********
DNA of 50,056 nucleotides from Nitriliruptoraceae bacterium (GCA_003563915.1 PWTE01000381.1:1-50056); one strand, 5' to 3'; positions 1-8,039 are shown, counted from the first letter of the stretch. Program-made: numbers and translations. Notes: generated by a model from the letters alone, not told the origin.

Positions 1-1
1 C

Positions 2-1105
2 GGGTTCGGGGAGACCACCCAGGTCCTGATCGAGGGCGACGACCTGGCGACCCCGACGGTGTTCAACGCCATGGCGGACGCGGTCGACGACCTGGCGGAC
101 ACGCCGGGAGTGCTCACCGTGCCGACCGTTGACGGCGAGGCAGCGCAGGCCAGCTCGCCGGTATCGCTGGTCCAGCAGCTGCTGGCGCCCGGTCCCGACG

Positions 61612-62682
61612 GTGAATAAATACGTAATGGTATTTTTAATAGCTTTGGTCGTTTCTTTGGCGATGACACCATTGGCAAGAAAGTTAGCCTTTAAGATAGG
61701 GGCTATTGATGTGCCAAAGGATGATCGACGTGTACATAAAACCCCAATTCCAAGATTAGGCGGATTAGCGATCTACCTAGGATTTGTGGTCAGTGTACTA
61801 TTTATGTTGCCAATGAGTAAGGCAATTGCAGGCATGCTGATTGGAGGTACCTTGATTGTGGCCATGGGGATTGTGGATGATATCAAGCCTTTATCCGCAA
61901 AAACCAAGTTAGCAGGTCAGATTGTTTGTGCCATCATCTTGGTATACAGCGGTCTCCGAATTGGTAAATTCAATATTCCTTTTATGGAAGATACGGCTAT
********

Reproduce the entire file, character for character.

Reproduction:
DNA of 50,056 nucleotides from Nitriliruptoraceae bacterium (GCA_003563915.1 PWTE01000381.1:1-50056); one strand, 5' to 3'; positions 1-8,039 are shown, counted from the first letter of the stretch. Program-made: numbers and translations. Notes: generated by a model from the letters alone, not told the origin.

Positions 1-1
1 C

Positions 2-1105
2 GGGTTCGGGGAGACCACCCAGGTCCTGATCGAGGGCGACGACCTGGCGACCCCGACGGTGTTCAACGCCATGGCGGACGCGGTCGACGACCTGGCGGAC
101 ACGCCGGGAGTGCTCACCGTGCCGACCGTTGACGGCGAGGCAGCGCAGGCCAGCTCGCCGGTATCGCTGGTCCAGCAGCTGCTGGCGCCCGGTCCCGACG

Positions 61612-62682
61612 GTGAATAAATACGTAATGGTATTTTTAATAGCTTTGGTCGTTTCTTTGGCGATGACACCATTGGCAAGAAAGTTAGCCTTTAAGATAGG
61701 GGCTATTGATGTGCCAAAGGATGATCGACGTGTACATAAAACCCCAATTCCAAGATTAGGCGGATTAGCGATCTACCTAGGATTTGTGGTCAGTGTACTA
61801 TTTATGTTGCCAATGAGTAAGGCAATTGCAGGCATGCTGATTGGAGGTACCTTGATTGTGGCCATGGGGATTGTGGATGATATCAAGCCTTTATCCGCAA
61901 AAACCAAGTTAGCAGGTCAGATTGTTTGTGCCATCATCTTGGTATACAGCGGTCTCCGAATTGGTAAATTCAATATTCCTTTTATGGAAGATACGGCTAT